ADL volunteer leaders from across the country came together to lobby and advocate around countering hate. They learned from and were inspired by subject matter experts, Members of Congress, civil rights activists, journalists and authors during the keynote plenary speeches and panels.
Everyone sitting in the Independence Ballroom at the Grand Hyatt in Washington, D.C. on June 2nd received a sobering reminder of the power of partnership when it comes to healing after tragedy. During the opening keynote panel, Tammy Gillies, ADL’s San Diego Regional Director, shared with the participants at NLS that it was Undersheriff Michael Barnett of San Diego County Sheriff’s Department who first told her about the shooting at the Chabad of Poway synagogue.
Gillies said ADL immediately made sure law enforcement was at every synagogue in the area.
“The partnership with ADL was a benefit to us and the community at large, and not exclusive to the Jewish community,” Barnett said from the stage.
Gillies fielded calls from San Diego police chiefs that day and, soon after hearing the news, went to the command center where she met with them and members of the FBI. She had been working with them for years.
Jason Bercovitch, Field Representative of Congressman Scott Peters and an alum of ADL’s Glass Leadership Institute (GLI), also provided perspective, as did Rabbi Jonah Pesner, Director of Religious Action Center of Reform Judaism.
Pesner said when he saw the photos of the vigil ADL San Diego arranged, he noticed that people of many races and in clothes representing their different faiths came together. “Hope is not a Jewish concept. Hope is a human concept,” he said.
The behavior on various social media platforms generated by the white supremacists behind the shootings at Poway, Pittsburgh and New Zealand was the subject of the next panel. In conversation with ADL’s Director of the Center on Extremism, Oren Segal, Joel Finkelstein, Founder of the Network Contagion Research Institute, spoke about the data he has used to track trends and to look at the language extremists are using on various social media platforms.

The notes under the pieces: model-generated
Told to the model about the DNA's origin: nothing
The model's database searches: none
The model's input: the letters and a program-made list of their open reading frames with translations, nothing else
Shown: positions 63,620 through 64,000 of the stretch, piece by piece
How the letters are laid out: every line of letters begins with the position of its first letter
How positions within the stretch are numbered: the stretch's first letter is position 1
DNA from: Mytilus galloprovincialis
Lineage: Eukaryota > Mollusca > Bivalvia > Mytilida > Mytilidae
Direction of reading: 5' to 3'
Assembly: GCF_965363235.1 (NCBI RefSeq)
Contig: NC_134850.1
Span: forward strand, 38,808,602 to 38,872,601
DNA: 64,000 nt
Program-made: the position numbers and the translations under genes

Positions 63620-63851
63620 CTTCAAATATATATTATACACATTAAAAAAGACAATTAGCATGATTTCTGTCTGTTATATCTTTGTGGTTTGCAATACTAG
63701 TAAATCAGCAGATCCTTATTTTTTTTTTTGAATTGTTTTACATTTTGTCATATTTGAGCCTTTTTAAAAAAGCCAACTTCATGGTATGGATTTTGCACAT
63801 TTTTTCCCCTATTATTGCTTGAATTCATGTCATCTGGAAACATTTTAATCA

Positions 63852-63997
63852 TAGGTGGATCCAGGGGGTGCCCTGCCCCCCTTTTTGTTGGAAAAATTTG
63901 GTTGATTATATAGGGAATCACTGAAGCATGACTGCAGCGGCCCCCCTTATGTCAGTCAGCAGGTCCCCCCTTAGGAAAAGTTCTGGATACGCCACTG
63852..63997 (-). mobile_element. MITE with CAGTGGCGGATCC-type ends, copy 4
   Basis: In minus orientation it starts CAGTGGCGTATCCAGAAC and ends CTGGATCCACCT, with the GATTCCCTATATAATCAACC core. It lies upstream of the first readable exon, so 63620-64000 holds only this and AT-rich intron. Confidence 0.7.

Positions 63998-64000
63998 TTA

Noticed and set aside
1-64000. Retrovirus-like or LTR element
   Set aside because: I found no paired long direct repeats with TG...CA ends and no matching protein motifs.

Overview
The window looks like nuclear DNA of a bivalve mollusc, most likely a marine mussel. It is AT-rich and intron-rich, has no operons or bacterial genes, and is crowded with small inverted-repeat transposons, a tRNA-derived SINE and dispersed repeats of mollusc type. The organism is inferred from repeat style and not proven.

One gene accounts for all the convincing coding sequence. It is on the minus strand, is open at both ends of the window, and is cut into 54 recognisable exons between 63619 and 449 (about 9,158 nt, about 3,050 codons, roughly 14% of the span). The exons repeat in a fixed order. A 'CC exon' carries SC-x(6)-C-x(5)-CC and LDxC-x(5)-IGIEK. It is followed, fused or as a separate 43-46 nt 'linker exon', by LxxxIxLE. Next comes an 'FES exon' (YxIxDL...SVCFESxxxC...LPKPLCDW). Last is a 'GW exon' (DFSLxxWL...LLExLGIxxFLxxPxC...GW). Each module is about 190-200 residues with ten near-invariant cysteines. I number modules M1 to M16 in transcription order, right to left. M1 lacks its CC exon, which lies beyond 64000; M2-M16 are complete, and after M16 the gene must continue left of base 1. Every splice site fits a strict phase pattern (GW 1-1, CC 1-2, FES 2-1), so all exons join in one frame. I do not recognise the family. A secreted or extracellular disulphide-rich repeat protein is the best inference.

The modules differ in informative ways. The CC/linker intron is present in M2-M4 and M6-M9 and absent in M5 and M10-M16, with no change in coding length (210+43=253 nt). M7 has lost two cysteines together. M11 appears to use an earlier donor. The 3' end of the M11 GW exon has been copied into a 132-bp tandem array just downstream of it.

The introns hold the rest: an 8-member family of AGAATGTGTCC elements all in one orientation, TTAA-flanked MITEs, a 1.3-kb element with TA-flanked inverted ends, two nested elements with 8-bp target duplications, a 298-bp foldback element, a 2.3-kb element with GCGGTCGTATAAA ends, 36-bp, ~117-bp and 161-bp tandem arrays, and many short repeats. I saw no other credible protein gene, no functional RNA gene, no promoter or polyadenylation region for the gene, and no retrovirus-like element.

“They are propagandizing all sorts of hate and it’s starting to work,” Finkelstein warned.
While this may foster online networks across the globe among people who may never have met in person, there are certain trends arising unique to certain countries that in some ways could serve as prophecy.
Marie van der Zyl, President of the Board of Deputies of British Jews, shared her observations of anti-Semitism in Britain. Van der Zyl spoke about the Labour Party and the anti-Semitic rhetoric of Labour leader Jeremy Corbyn.
Van der Zyl spoke about the rise of anti-Semitism within British politics, observing that “anti-Semitism is not just a problem for Jews, but for the wider society and the world.”
Tensions between political parties is not unique to Britain, and Amy Chua, John M. Duff Professor of Law at Yale Law School and author of Political Tribes: Group Instinct and the Fate of Nations, addressed the polarization within the U.S. and the political tribalism that plagues the country.
Chua explained that humans have a primal urge to belong to groups, but that group identity can then become interwoven with self-identity. The problem, she said, becomes when this sense of tribalism overtakes a political system because then people attribute negative characteristics to the opposing side.
“When you feel a threat, that’s when you retreat to tribalism,” Chua said.
During the evening plenary, Ken Hersh, President and CEO of the George W. Bush Presidential Center, also spoke about tribalism and emphasized the need for “principled leadership” as a means to counter it.
In addition, Hersh talked about the clashes between what he defined as the fast and slow worlds. The former values speed, and the tools of technology such as artificial intelligence and robotics while the later prizes accuracy over pace, coalitions and multi-party agreements.
“The fast world makes loud more important than truth,” Hersh said.